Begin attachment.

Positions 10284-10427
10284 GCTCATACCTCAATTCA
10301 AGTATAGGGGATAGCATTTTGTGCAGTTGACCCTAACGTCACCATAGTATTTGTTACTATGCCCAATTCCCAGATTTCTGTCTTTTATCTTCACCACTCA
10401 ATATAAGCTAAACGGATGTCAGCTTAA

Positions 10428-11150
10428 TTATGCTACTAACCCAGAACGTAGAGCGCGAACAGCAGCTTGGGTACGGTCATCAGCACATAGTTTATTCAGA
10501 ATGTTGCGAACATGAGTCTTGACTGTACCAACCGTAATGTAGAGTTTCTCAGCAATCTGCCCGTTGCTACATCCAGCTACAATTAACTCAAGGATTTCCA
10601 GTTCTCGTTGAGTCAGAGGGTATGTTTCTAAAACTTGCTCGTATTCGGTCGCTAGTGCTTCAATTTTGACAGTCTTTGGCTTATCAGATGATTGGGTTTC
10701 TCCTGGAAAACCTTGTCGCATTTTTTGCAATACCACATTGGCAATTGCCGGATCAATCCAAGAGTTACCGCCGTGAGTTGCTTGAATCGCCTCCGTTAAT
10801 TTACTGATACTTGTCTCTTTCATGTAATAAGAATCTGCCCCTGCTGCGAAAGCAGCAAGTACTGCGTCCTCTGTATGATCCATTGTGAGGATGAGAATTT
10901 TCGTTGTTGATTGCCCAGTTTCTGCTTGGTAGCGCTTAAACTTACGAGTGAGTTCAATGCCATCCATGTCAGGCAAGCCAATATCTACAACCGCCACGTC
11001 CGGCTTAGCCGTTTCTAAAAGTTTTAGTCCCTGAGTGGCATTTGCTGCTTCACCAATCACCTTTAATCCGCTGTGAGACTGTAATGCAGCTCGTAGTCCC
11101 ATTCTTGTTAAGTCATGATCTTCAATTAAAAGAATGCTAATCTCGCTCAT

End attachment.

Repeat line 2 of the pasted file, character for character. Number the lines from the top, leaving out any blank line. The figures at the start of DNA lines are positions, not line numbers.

10284 GCTCATACCTCAATTCA